The Insurance Times reveals poor underwriting performance
Research recently published by The Insurance Times has highlighted the poor underwriting performance of the leading commercial insurers in the UK.
A recent report analysed the returns for the top 20 UK commercial lines insurers and highlighted that, as a whole, the market had failed to achieve anything like an underwriting profit in each of the past 3 years. The average combined operating ratio in 2012 was 105%, which in laymen’s terms, that for every £1 received in premium they pay out £1.05 in claims along with other expenses in running the business.
Out of the top 10 commercial insurers only one (marginally) made any sort of underwriting profit, with many of the UK’s household name insurers being some of the worst performers.
So what does this mean for brokers and their clients? Clearly, insurers cannot allow the situation to go unchecked and we have already seen some signs of rating increases, particularly for those cases where the claims experience warrants it. There are signs, however, of more aggressive attitudes being taken by some of the larger insurers with more significant rating increases being imposed and a more rigid approach to negotiating on those terms being evident.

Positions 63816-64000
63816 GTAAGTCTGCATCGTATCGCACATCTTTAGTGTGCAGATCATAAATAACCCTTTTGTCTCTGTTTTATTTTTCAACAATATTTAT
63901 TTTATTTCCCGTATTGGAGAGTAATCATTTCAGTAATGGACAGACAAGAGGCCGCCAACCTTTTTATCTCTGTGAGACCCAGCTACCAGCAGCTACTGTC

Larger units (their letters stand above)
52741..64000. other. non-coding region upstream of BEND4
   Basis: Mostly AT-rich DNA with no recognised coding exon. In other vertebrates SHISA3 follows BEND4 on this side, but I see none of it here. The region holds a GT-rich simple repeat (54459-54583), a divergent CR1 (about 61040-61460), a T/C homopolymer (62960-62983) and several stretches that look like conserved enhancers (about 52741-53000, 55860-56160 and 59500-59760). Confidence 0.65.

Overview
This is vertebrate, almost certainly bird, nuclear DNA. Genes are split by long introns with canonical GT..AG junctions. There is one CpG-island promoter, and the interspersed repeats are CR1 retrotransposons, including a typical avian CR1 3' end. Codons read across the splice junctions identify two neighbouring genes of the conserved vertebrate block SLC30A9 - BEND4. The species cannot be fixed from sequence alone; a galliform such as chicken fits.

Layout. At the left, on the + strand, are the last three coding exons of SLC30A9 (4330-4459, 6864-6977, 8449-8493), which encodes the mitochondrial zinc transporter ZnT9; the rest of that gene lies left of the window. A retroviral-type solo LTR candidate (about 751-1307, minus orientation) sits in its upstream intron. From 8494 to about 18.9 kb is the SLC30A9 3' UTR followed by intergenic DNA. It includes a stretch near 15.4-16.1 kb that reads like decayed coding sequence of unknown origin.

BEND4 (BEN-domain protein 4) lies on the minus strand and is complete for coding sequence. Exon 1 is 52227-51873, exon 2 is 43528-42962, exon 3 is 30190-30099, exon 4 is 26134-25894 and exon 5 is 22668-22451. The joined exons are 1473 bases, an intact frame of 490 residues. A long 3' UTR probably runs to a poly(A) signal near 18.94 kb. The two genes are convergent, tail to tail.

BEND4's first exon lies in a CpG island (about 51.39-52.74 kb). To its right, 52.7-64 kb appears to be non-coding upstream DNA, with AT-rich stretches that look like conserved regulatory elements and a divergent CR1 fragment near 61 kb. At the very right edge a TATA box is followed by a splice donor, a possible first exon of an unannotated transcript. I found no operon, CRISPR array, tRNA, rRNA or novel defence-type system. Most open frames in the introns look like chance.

This approach could have a significant impact for clients and brokers who have particular allegiances to some of those poorly performing insurers who are trying to rectify the situation, or where the broker does not have the strength of relationship with an insurer to negotiate positively on behalf of a client.
Russell Scanlan have long championed excellent working relationships with all insurers and our independent status, we believe, enables us to negotiate more positively than many of our competitors. Historically, the business we have placed with insurers has made significant profits for them and we believe this will stand us in good stead as we continue to strive to provide the best service for our clients.